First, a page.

So you spent a considerable amount of time courting, selling and maybe even doing some friendly stalking of that attractive lateral partner candidate with a sizable book. After he or she ignored your emails and didn’t return your calls, a few weeks go by and you read a press release in the legal media announcing the recent move to a competing firm.

Rats. Another one got away from you. You cringe when you consider how much time was spent in meetings that did not bear fruit. Your heart aches when recall how you were led to believe this was a marriage made in heaven.

You have been rejected.

The sting of rejection is painful, even for fancy law firms. But you need to find a way that you can turn this disappointment into a legitimate learning experience.

I’ve seen hundreds of scenarios like this, as this is my nineteenth year as a ‘headhunter.’ Twelve years ago, I started training and consulting to other search firms on the side. I developed processes that improved their recruiting and placement skills. This little project eventually grew into an international training company for recruiters, with over 4,000 search firms investing in my books, training tools and attending my seminars. When it came to failed placements, I introduced to the executive search industry a comprehensive model that I developed on how they can conduct “deal autopsies.” This became a regular part of many search firm’s training meetings each week.

I told my industry colleagues, as I would share with you, that the lessons you need to learn are hidden in the disappointment of failed placements. These failed placements are like the Land of Misfit Toys. You are always surprised to find such magical treasures when you go there. When things go well you are too busy daydreaming about the prospects and counting the dollar signs spinning around in your head; but when the deals fall apart, you start paying attention to how you need to improve.

Here are three ideas to consider as you conduct a mini version of a “deal autopsy” to make positive changes to your law firm’s recruiting process:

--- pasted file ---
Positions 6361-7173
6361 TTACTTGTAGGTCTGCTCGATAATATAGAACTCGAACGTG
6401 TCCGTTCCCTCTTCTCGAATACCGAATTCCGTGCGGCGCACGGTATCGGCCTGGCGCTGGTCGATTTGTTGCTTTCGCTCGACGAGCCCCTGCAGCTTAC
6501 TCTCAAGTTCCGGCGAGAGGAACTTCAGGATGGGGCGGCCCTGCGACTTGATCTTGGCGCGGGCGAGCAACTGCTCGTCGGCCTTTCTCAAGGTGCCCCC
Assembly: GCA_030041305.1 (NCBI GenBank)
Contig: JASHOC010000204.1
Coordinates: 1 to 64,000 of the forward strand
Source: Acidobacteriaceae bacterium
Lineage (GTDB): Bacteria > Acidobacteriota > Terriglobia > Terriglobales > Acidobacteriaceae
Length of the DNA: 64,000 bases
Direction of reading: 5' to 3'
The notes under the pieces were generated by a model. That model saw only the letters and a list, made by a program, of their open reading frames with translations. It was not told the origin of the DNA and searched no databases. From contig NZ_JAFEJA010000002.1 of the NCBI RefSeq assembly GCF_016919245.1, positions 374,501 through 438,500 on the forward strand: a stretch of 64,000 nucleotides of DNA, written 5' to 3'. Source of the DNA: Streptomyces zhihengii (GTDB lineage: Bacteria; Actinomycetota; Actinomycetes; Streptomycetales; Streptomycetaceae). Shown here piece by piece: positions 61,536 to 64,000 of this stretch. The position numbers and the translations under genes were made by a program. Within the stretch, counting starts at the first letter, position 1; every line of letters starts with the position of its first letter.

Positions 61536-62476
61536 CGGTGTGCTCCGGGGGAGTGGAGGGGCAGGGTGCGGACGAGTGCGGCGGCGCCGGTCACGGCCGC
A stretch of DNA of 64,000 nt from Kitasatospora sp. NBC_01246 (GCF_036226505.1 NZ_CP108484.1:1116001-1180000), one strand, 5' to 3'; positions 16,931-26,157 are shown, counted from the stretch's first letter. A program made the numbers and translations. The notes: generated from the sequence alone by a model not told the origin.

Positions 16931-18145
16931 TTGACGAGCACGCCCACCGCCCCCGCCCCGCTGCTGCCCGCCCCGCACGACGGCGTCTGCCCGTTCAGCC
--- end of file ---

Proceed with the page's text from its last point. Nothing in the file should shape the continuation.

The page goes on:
1. Review your internal process. Who is the quarterback? Who is the sponsor? These are important roles that you need to clarify. The quarterback is the partner (usually the office managing partner, practice group leader, or hiring partner) who is taking the lead in managing this process of each placement from start to finish. Sometimes it is a capable internal recruiter who has enough firm-wide political capital to snap fingers and get partners to make recruiting a priority and execute.

The sponsor is that peer level partner (or could be the same quarterback) who serves as the candidate’s internal advocate and can rally support to get the rest of the partnership interested in bringing the candidate over. The sponsor usually continues the relationship into assimilation into the firm.

It may be worth your time to flow out your process in a visual format. For ideas, read one of my previous Above The Law articles here, and download the pdf in the article as a guide to help you create your own visual process flow chart:


2. How much time passed between steps? There is a saying in my profession of recruiting that “Time Kills All Deals.” More time between steps means that your deal is more likely to fall apart.

I recommend a 24-hour response time to each action item. Even if scheduling that next meeting is a week away, get it on the calendar within 24 hours of the previous step.

Each placement develops a rhythm, and extended time between steps allows other potential deal-killing variables to insert themselves into the process. Examples of this include another recruiter trying to place your lateral prospect with another firm; or the prospective lateral referring a large piece of a matter to an internal partner in his current firm, thereby hand-cuffing him for another year. If only you had returned that call earlier or scheduled that meeting sooner, you would have built enough momentum in the candidate’s mind to overcome those opposing forces.

3. Did the candidate not feel very important? If you are interested in this prospect, then you need to make it very clear that he or she is a big deal to your firm. Be specific.

Here is some verbiage you can use. Please do not let its simplicity keep you from using it:

“We see the potential for us to achieve mutual goals because of your experience in_______________ and because of our need for _________________. That will help us to ______________ and will give us the benefit of _______________. And we see that it can help you to achieve ________________ because of _____________.”

Specificity builds credibility. People want to know that they are important, and why they are important. I usually need to draw this out from my clients in the messaging of the opportunity, because as people, it is sometimes hard for us to see the nuance of important opportunities when we are so close to them.

I believe it’s best to spend some time with your fellow partners involved in recruiting to discuss the placements that do not happen. Use this article as a structured dialogue for your meetings about the ones who got away. Use this as a learning tool, and when you do, you’ll be excited when you start seeing more acceptances and more partners moving to your firm. And the sting of rejection will only be a fading and distant memory from the past.

Copyright © 2014 Scott Love

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